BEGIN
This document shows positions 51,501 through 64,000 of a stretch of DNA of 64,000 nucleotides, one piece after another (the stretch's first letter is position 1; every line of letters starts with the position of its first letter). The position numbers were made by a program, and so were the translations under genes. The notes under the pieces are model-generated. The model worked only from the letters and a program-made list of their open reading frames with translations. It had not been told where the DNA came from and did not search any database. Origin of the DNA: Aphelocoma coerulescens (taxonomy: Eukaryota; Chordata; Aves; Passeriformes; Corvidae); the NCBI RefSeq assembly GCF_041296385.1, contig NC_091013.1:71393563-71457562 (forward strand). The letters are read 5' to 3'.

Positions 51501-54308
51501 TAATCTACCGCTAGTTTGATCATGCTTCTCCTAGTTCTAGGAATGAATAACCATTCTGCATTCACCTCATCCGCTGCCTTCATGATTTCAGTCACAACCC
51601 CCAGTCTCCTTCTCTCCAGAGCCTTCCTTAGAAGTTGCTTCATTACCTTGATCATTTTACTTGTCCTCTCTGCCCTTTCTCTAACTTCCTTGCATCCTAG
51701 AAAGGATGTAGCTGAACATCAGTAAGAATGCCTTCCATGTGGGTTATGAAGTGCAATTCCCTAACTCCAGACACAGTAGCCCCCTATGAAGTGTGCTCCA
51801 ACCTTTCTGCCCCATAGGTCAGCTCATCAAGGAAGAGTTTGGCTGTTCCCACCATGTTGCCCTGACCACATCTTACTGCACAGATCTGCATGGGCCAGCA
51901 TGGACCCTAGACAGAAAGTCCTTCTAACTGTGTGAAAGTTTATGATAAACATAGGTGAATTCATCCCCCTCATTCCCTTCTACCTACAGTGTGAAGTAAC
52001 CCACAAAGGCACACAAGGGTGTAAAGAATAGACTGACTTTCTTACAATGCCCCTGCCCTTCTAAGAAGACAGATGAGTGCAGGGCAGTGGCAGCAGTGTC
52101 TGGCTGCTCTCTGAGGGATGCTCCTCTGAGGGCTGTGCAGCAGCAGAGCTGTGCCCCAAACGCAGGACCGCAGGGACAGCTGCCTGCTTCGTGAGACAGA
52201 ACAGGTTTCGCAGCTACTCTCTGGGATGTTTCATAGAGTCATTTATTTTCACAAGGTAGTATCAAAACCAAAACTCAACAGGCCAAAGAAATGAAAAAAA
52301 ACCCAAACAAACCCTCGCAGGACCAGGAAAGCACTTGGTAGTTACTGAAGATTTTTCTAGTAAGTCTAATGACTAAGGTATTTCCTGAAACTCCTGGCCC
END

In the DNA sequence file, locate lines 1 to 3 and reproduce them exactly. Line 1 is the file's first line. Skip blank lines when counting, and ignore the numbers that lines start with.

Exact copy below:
This document shows positions 51,501 through 64,000 of a stretch of DNA of 64,000 nucleotides, one piece after another (the stretch's first letter is position 1; every line of letters starts with the position of its first letter). The position numbers were made by a program, and so were the translations under genes. The notes under the pieces are model-generated. The model worked only from the letters and a program-made list of their open reading frames with translations. It had not been told where the DNA came from and did not search any database. Origin of the DNA: Aphelocoma coerulescens (taxonomy: Eukaryota; Chordata; Aves; Passeriformes; Corvidae); the NCBI RefSeq assembly GCF_041296385.1, contig NC_091013.1:71393563-71457562 (forward strand). The letters are read 5' to 3'.

Positions 51501-54308
51501 TAATCTACCGCTAGTTTGATCATGCTTCTCCTAGTTCTAGGAATGAATAACCATTCTGCATTCACCTCATCCGCTGCCTTCATGATTTCAGTCACAACCC